You may have heard people talk about how they eat “clean food” or eating a “clean” diet. While there is no specific definition for clean foods, eating clean means sticking with foods that are as close as possible to their natural state. You want to avoid preservatives, coloring, and man-made chemicals.
Drinking lots of water aids a clean regimen by keeping your system flushed. A plant-based diet targets, for the most part, fruits, vegetables, and whole foods (foods that are unprocessed with no additives or other substances.)
The following are a few steps you can take to begin making the necessary adjustments to what you currently eat. They will help keep you healthy into your future.
1. Include Fruits and Veggies in Your Plan
If you don’t already eat fruits and vegetables on a daily basis, then you need to start. If you do, then you need to make sure you’re eating enough. Fruits and veggies provide fiber essential to healthy digestion. They also provide vitamins that fight off disease, and healthy sugars that provide energy to work, think, and play.
Your good health awaits you in the produce section.
2. Go Whole Grains
“A grain is considered to be a whole grain as long as all three original parts — the bran, germ, and endosperm — are still present in the same proportions as when the grain was growing in the ﬁelds.” – Oldways Whole Grains Council
When you go whole grain, you’re getting back to basics. The benefits of eating whole grains are undeniable. Medical studies show that whole grains reduce the risks of heart disease, diabetes, and obesity, just to name a few.
Whole grains include wheat, corn, rice, oats, barley, and more, when eaten in their “whole” form. And yes, this even includes popcorn! Whole grains have valuable antioxidants not found in fruits and vegetables, as well as vitamins, magnesium, iron, and fiber.
So, when you include fruits and vegetables, along with whole gains in your daily meals, you are well on your way to better health.
3. Eat Less Meat
“No way… I’m not giving up my meat and potatoes!” Okay, settle down. Nobody is asking you to give up anything.
This doesn’t mean you give up meat; it just means you should change things up. Proteins and amino acids come in various shapes and sizes. Instead of beef 7 days a week, you could substitute poultry, seafood, or pork. And when you do eat beef, make sure it’s pasture-fed and the leaner, the better.
If you eat meat, you need to find a balance and eat in moderation. In fact, if you could incorporate one meatless day into your plan, that would be even better. Your plant-based alternatives are less processed than meat and provide lots of nutrients.
4. Avoid Processed Foods
Processed food can’t be completely eliminated from your diet; that’s just unrealistic. Unless you live on a deserted island, it’s just not going to happen. If you shop at a local farmer’s market for fruits and vegetables, you’ll be doing yourself a favor. Food products from the farm directly to the consumer means there is little to no processing involved.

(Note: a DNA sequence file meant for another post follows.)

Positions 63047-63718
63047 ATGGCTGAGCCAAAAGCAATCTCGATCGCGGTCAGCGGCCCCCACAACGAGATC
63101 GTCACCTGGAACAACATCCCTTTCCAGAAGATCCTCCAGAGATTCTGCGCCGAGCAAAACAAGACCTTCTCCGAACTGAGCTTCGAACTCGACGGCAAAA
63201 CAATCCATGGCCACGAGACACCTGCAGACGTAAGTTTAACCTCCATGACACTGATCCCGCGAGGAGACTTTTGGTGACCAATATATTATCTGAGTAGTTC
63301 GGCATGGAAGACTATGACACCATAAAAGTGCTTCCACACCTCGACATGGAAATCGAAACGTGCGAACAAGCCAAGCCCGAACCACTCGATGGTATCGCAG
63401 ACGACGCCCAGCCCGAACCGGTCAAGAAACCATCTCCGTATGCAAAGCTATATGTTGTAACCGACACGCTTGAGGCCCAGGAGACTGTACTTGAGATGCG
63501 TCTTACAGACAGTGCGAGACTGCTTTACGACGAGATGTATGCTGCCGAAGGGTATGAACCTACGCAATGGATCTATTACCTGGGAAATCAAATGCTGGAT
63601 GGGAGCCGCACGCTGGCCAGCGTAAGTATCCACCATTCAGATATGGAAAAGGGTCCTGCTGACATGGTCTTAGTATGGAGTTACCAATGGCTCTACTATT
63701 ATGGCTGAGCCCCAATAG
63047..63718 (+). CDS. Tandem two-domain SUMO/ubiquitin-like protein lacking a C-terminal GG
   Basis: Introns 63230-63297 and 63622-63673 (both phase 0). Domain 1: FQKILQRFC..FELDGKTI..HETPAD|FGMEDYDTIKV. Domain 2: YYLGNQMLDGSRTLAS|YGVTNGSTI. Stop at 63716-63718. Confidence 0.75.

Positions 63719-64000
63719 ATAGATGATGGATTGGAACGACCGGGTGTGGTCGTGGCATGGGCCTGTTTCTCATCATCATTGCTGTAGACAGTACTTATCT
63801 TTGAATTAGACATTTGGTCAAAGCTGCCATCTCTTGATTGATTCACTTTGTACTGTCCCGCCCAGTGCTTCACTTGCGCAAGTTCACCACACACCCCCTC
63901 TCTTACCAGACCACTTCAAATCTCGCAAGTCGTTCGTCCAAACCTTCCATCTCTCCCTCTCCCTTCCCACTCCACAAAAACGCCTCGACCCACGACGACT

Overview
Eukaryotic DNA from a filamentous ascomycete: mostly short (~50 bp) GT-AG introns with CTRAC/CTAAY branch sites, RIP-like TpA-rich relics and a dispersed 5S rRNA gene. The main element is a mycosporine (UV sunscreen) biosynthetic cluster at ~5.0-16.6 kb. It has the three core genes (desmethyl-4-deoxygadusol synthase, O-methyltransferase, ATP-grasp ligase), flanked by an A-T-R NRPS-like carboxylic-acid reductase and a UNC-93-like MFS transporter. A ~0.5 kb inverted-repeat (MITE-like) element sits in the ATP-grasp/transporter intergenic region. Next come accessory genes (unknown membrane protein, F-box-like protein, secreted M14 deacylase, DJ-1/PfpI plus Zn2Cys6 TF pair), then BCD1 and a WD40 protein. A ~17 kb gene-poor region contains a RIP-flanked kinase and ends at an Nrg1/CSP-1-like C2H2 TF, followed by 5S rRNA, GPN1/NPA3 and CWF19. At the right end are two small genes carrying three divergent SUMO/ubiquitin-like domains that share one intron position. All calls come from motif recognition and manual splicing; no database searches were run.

If you shop at a grocery store, which most of us do, then chances are you will be purchasing foods that have been moderately to heavily processed. Anything that is packaged, boxed, or canned has been processed to one degree or another.
What you can do, if you’re really serious about eating clean foods, is start your own garden. No, that’s not a joke. People are starting their own gardens and growing their own vegetables every day regardless of where they live.
Short of taking that step, you need to learn to make better choices to mitigate the damage to your health.
How to Identify Clean Foods
So exactly how do you identify clean foods? When reading food labels, which you should be doing all the time, you want to avoid most foods with more than 5 ingredients.
One-ingredient foods, such as apples, oranges and other fruit in their natural state, are examples of clean foods. And you definitely want to avoid the big 3 added ingredients which cause the most havoc to your health – salt, sugar and dietary fats.
Another tip is to turn away from products that are “made with whole grains.” Instead, go for 100% whole-grain products. Refined grains such as bread, cereal, and pasta which are made from white flour should also be avoided. But whole-grain pasta, cereal, and bread are considered clean foods.
This means no more cans of soup or candy bars; fried chicken and french fries. Fresh poultry, seafood, and meat are usually fine as long as you take it easy on the creams or sauces.
Follow these tips for spotting clean foods:
1. If there are more than 5 ingredients, look for an alternative.
2. If the food you are thinking about purchasing is in a package, it has been processed to some extent.
3. If you read a food label and there are ingredients with names that you cannot pronounce, put it back on the shelf.
4. Most foods with organic labels are cleaner than other options.
5. Avoid trans fats, monosodium glutamate (MSG), high fructose corn syrup, other sugars, sodium and other salts, and white flour.
6. If you see the following ingredients, you are looking at extremely processed foods.
- corn syrup
- fruit juice concentrate
- cane sugar
- partially hydrogenated vegetable oil
Now that you know how to identify clean foods, you can begin to plan your meals. Eating clean foods isn’t a fad; it was how our grandparents, great-grandparents, and great-great-grandparents ate. They didn’t have a Safeway or a McDonalds to run into for something quick and easy. They ate what they grew.
It is now up to us to take charge of what we eat to reverse whatever damage we’ve inflicted upon ourselves. And then it is up to us to stay on that path to maintain a healthy lifestyle.
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